Some had a hard time right away putting some or all of what we were trying to convey in motion. Some tried to challenge the plan. Some tried to change the plan. Some chose to shut down, walk away, look for those excuses, and place blame on one, or many, around them, rather than look to the aforementioned “man in the glass.”
Some of those who didn’t buy into the plan right away, and others who may not have believed in the plan or understood it at the beginning, seemed to have caught on later in their lives. It maybe became clear to them when they got out into the real world, maybe when they had children of their own, maybe when they got into the world of employment, or maybe when they became a teacher, or a coach, themselves.
I know in my case I didn’t always buy into the plan my parents laid out for me. It’s not that I didn’t understand it, I just didn’t like it. When I got into my second year of college, I began to realize just how smart my parents were and I began to pave my way toward my future, and even after that it took me more years to grow up and implement it.
I know that some probably didn’t like the plan we had laid out for them in our time spent together, but I can honestly say that some definitely understood it better, or realized what we were trying to do, a bit later in their lives, as evidenced by a phone call, or text, or Facebook message, sent to me long after our time together, saying that they get it now.
It is not easy being a parent. There is no manual on how to do it, or what’s right or wrong in raising children. Despite those books on child rearing you read on the shelves in bookstores (are there really any bookstores left today?), it’s a gut thing. You go with your gut, and you hope for the best. Yes, you’ll make mistakes, but that’s part of being a parent. There will be regrets after doing something, wishing you did it a different way, but that’s afterthought. Wouldn’t we all want to have a crystal ball to see dangers, or pitfalls, or results for our children before they happen? I know I would have liked one, but life is a now thing. You make decisions based on now, without the aid of futuristic devices. So, we try to make a plan for how we raise our children. That same philosophy applies to being a teacher, a coach, a mentor, a counselor, a trainer, an employer, a clinician, and any other situation you are in where you are in charge of others.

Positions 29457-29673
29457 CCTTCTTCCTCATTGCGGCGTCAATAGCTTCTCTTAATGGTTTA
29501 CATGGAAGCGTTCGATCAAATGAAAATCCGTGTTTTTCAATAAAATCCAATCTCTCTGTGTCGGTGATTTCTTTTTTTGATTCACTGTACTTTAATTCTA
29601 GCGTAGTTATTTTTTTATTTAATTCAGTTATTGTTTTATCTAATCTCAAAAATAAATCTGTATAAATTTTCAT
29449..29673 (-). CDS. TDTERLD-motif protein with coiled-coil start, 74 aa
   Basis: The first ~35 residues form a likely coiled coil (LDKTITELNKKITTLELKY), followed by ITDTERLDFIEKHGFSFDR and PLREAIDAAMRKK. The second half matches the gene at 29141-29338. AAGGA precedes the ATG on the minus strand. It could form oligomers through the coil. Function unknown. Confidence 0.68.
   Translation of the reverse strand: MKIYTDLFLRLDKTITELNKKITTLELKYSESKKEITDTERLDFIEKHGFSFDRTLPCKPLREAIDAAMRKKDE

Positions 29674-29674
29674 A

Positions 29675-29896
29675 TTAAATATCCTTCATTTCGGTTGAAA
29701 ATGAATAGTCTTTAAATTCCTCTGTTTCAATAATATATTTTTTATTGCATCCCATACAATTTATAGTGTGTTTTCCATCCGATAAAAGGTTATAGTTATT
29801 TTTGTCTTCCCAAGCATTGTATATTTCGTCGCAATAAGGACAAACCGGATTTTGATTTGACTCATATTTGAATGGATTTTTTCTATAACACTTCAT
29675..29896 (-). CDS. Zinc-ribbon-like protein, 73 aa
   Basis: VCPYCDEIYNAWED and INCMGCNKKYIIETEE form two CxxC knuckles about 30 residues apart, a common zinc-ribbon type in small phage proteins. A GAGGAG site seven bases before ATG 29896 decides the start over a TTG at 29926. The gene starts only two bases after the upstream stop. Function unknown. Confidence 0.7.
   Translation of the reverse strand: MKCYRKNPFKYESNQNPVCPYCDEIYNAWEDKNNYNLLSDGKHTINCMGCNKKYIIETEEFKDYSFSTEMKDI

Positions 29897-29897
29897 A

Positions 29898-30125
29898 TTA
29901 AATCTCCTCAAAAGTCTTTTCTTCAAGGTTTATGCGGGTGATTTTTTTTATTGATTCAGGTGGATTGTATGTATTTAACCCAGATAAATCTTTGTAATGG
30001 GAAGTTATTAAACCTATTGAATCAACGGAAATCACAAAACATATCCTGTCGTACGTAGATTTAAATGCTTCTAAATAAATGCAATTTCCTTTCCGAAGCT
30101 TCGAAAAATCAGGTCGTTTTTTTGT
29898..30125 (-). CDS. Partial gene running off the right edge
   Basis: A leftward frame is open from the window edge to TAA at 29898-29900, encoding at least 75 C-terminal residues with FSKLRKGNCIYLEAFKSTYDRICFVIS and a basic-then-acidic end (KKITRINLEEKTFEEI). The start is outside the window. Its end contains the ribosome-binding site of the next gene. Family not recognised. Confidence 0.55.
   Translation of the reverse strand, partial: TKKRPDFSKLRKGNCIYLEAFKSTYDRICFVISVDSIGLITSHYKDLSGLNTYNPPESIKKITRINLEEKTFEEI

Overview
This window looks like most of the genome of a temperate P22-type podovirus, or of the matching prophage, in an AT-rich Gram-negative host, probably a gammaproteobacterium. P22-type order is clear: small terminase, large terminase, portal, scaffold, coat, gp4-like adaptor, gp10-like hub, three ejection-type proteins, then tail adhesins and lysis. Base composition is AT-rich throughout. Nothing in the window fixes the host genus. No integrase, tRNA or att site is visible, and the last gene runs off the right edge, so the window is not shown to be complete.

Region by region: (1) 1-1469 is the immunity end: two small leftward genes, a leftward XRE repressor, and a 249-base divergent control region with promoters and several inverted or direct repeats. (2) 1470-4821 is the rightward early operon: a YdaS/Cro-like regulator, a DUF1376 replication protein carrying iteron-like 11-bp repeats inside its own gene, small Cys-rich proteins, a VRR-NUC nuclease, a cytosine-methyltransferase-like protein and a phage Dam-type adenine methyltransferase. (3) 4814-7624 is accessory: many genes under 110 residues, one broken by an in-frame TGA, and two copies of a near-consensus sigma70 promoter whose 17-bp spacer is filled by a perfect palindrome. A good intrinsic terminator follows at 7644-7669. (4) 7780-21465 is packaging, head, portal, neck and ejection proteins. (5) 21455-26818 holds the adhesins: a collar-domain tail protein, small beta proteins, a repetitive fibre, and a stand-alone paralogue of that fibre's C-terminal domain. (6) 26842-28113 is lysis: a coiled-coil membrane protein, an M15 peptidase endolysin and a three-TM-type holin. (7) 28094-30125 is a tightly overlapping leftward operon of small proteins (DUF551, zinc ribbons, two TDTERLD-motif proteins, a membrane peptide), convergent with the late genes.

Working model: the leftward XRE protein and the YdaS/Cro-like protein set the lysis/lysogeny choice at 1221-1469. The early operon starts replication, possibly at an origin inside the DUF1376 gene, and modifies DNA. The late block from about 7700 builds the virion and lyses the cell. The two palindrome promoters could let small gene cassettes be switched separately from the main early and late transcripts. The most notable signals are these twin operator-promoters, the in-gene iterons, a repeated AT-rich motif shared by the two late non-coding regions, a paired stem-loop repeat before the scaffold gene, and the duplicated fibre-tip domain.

So, here’s to those who did, or have, figured out the plan, whenever it came to you, maybe right as someone implemented it with you way back when, or any number of years later, and who understand not just the “what” part of the plan, but more importantly, the “why” for the plan. And here’s to you who are in situations where you have to come up with a plan (or many) or others in the situations you undertake in this life. Always remember for yourselves, and for those whom you raise, teach, coach, or mentor, let the motto of each of your plans for those whom you lead be, (and impress upon them to make it their motto too), “If it is to be, it is up to me.” Those who presented a plan to you, can’t make you take it, or execute it. Only you can do that. It’s just another part of the plan you need to explain. Good luck!